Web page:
In the UK, a conventional metal stove is likely to be expensive especially if new, so a rocket stove would keep the budget reasonable. Maybe Leslie and Ianto at could give advice about the above suggestion ?

    Regards, Phil

    • Projects like this take a long time and often get side tracked as life has a way of throwing curve balls at us. But people don’t have to wait for this project to be finished. Start your own project. Start a blog and share your plans and ideas. And remember most of the building details are here on our blog or elsewhere on the Internet for free.

  2. I love the concept of a DIY Natural House Wiki.

    Putting up house plans is an excellent beginning, and very important.

    I suggest that the potential is there to do more. A lot more. It also need not require a huge investment in time or web resources either.

    I offer as a concept model another website,

    That website is dedicated to diy construction. In their case, constructing your own electric car, and not a house. I encourage thinking about using many of their ideas in building a wiki AND DATABASE of Natural buildings.

    Note that website has a blog of articles highlighting various people’s projects and news of interest. (Kinda like this blog site, but for electric cars.) So that portion already exists and doesn’t need any alterations. Owen and Kelly are doing a fantastic job already.

    Look at the menu at the top of the diyelectriccar page. Take particular note of the GARAGE option. Trust me… look closely at their garage. Then consider what that database might look like for diy and natural houses instead of cars.

    Imagine a listing of DIY home building projects, where anyone anywhere can input a listing for their own project. They can input relevant data about costs, type of construction, location information, where they acquired materials, etc. They also can provide a link to their own personal webpage, blog, youtube account, etc about their own project.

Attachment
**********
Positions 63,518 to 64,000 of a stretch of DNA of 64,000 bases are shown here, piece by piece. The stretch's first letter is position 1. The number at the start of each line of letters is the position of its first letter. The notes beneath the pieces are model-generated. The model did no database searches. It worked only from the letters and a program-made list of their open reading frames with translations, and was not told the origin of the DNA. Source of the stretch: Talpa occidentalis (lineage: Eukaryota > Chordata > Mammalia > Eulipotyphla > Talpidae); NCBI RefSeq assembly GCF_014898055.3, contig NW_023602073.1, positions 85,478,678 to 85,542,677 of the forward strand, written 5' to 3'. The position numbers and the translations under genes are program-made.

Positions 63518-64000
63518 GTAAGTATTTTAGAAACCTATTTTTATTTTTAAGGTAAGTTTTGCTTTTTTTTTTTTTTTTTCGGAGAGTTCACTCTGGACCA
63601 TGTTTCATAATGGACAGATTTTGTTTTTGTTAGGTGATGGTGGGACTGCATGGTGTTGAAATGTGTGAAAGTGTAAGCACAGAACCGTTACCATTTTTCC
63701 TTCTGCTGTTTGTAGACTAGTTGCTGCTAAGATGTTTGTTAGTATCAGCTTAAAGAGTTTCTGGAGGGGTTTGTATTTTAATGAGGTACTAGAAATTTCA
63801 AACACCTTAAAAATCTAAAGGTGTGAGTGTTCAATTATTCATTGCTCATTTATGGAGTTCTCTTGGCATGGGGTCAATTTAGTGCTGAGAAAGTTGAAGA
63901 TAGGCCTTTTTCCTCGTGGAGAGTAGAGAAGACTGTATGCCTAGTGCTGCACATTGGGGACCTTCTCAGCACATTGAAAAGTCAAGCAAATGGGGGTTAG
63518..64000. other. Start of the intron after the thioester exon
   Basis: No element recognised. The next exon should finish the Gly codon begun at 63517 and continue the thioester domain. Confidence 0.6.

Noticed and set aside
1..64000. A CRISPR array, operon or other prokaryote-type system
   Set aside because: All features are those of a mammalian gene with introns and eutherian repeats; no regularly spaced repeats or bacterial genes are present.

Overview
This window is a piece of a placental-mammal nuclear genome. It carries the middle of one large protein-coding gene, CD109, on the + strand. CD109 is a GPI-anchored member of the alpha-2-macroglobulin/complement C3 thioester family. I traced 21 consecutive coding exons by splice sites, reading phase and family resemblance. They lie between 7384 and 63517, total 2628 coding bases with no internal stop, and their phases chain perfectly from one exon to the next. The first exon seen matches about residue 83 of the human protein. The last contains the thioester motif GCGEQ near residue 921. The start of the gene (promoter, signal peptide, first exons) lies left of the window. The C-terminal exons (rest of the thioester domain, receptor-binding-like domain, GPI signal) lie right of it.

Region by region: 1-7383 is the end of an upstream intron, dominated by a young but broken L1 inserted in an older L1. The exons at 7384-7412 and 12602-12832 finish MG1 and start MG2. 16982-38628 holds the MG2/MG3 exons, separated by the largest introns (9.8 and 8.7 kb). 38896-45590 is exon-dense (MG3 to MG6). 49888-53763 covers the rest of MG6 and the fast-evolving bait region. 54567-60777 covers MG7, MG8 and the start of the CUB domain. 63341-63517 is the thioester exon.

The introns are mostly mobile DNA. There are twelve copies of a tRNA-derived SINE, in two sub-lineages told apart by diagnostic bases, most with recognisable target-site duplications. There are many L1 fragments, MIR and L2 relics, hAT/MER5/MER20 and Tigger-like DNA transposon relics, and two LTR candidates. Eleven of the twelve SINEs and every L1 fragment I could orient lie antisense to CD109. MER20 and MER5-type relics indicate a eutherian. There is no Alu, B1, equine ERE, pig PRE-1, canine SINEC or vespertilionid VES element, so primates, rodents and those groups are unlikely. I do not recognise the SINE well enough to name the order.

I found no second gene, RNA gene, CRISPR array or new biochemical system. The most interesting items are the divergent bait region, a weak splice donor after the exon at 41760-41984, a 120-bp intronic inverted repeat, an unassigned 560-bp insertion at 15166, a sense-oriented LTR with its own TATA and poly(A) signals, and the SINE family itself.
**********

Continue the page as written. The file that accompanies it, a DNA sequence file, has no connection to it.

I don’t know what web service diyelectric car is using to implement that database of cars, but I suspect that same service, or one similar could be implemented as a companion to this blog site.

    The content of that database would be added by everyone. Everyone building a home that they are proud of and want to show the world could add their own listing.

    Imagine a prospective diy natural home builder sorting that database by … say for example earthbag houses, under $5000, in rainy climates, with 2 bedrooms, no building codes. Or what about strawbale houses, in cold climates, building code approved, 3 bedrooms, earthquake zone, sorted by cost from cheapest to most expensive. See the power?

    Now imagine another tab on the menu bar. Another database, very similar to the GARAGE or the diy house database, but this database is COUNTIES WITH FEW OR NO BUILDING CODES. Instead of a blog post with lots and lots of comments, imagine organizing all that information, and allowing the individuals commenting to input what they learn about their own respective counties. Any reader of this website could enter a county into the database and fill in as many fields as they have knowledge about. Appropriate fields for septic codes, composting toilets allowed, whether rubble trench foundations are allowed, permit fees, etc. etc. etc. Let the readers of this website input the appropriate data.

    After viewing the GARAGE on the diyelectriccar website, take a look at their wiki.

    Again, imagine that wiki containing information about building natural houses instead of electric cars. Everything from plans and drawings, to instructions to build a reciprocal roof frame. How to select a site. How to grade a site. As the wiki grows, people with expertise on every aspect of building can contribute and update the wiki. Someone with a lot of experience on green roofs might write that section, while someone with experience on pallet wood shingles, might write a section about how to do that.

    Next thing you know, if enough people contribute, you have a full encyclopedia about how to build a house, complete with links to projects that have been built, videos, and photos of projects during construction and after completion.

    For what it’s worth, I think that is a worthwhile model to think about in creating a wiki environment for natural building.

    Note… it puts the diy builder as the primary content supplier in a very organized and powerful way.

    Nobody should expect a full featured website and wiki to be written in a day, but every day as each person adds his/her own little bit, the knowledge base grows and grows.